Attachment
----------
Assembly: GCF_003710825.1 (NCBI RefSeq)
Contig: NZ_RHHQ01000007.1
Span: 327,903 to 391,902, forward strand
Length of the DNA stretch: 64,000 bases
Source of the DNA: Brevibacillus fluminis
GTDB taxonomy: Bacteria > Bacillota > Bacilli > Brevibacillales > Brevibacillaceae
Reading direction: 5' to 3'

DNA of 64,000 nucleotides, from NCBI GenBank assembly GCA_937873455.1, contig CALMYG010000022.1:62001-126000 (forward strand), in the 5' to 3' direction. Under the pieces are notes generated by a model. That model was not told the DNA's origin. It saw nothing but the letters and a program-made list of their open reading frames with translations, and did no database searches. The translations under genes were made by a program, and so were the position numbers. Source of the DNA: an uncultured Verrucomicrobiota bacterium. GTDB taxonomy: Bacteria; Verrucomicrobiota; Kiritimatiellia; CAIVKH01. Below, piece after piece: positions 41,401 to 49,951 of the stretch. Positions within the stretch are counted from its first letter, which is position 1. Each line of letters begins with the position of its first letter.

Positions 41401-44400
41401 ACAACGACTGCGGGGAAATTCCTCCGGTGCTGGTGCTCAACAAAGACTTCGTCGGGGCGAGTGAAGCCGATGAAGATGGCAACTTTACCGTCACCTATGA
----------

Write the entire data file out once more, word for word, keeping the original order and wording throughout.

Assembly: GCF_003710825.1 (NCBI RefSeq)
Contig: NZ_RHHQ01000007.1
Span: 327,903 to 391,902, forward strand
Length of the DNA stretch: 64,000 bases
Source of the DNA: Brevibacillus fluminis
GTDB taxonomy: Bacteria > Bacillota > Bacilli > Brevibacillales > Brevibacillaceae
Reading direction: 5' to 3'

DNA of 64,000 nucleotides, from NCBI GenBank assembly GCA_937873455.1, contig CALMYG010000022.1:62001-126000 (forward strand), in the 5' to 3' direction. Under the pieces are notes generated by a model. That model was not told the DNA's origin. It saw nothing but the letters and a program-made list of their open reading frames with translations, and did no database searches. The translations under genes were made by a program, and so were the position numbers. Source of the DNA: an uncultured Verrucomicrobiota bacterium. GTDB taxonomy: Bacteria; Verrucomicrobiota; Kiritimatiellia; CAIVKH01. Below, piece after piece: positions 41,401 to 49,951 of the stretch. Positions within the stretch are counted from its first letter, which is position 1. Each line of letters begins with the position of its first letter.

Positions 41401-44400
41401 ACAACGACTGCGGGGAAATTCCTCCGGTGCTGGTGCTCAACAAAGACTTCGTCGGGGCGAGTGAAGCCGATGAAGATGGCAACTTTACCGTCACCTATGA